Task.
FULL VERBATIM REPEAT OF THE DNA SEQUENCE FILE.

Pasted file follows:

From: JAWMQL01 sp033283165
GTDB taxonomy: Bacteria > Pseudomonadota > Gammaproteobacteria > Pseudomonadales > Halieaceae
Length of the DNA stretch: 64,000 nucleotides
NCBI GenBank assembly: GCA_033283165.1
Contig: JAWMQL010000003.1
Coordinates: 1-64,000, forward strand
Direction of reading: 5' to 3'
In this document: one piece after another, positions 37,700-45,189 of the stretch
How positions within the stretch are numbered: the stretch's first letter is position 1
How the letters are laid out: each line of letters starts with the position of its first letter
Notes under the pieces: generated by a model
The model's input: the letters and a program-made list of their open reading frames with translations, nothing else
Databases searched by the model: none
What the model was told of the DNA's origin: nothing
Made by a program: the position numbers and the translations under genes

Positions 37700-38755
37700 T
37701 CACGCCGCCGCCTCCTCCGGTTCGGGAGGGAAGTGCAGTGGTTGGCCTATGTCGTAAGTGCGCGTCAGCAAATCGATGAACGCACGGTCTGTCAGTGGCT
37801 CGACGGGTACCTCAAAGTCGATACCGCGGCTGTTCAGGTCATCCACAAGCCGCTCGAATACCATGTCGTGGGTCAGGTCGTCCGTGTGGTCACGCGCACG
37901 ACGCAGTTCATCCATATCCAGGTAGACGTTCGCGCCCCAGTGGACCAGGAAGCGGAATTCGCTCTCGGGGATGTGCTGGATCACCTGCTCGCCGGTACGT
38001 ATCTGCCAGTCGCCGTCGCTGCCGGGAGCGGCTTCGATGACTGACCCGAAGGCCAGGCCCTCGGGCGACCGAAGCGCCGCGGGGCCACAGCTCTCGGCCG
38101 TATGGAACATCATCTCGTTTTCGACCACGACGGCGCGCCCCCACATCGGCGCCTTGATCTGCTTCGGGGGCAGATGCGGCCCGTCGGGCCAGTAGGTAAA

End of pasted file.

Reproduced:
From: JAWMQL01 sp033283165
GTDB taxonomy: Bacteria > Pseudomonadota > Gammaproteobacteria > Pseudomonadales > Halieaceae
Length of the DNA stretch: 64,000 nucleotides
NCBI GenBank assembly: GCA_033283165.1
Contig: JAWMQL010000003.1
Coordinates: 1-64,000, forward strand
Direction of reading: 5' to 3'
In this document: one piece after another, positions 37,700-45,189 of the stretch
How positions within the stretch are numbered: the stretch's first letter is position 1
How the letters are laid out: each line of letters starts with the position of its first letter
Notes under the pieces: generated by a model
The model's input: the letters and a program-made list of their open reading frames with translations, nothing else
Databases searched by the model: none
What the model was told of the DNA's origin: nothing
Made by a program: the position numbers and the translations under genes

Positions 37700-38755
37700 T
37701 CACGCCGCCGCCTCCTCCGGTTCGGGAGGGAAGTGCAGTGGTTGGCCTATGTCGTAAGTGCGCGTCAGCAAATCGATGAACGCACGGTCTGTCAGTGGCT
37801 CGACGGGTACCTCAAAGTCGATACCGCGGCTGTTCAGGTCATCCACAAGCCGCTCGAATACCATGTCGTGGGTCAGGTCGTCCGTGTGGTCACGCGCACG
37901 ACGCAGTTCATCCATATCCAGGTAGACGTTCGCGCCCCAGTGGACCAGGAAGCGGAATTCGCTCTCGGGGATGTGCTGGATCACCTGCTCGCCGGTACGT
38001 ATCTGCCAGTCGCCGTCGCTGCCGGGAGCGGCTTCGATGACTGACCCGAAGGCCAGGCCCTCGGGCGACCGAAGCGCCGCGGGGCCACAGCTCTCGGCCG
38101 TATGGAACATCATCTCGTTTTCGACCACGACGGCGCGCCCCCACATCGGCGCCTTGATCTGCTTCGGGGGCAGATGCGGCCCGTCGGGCCAGTAGGTAAA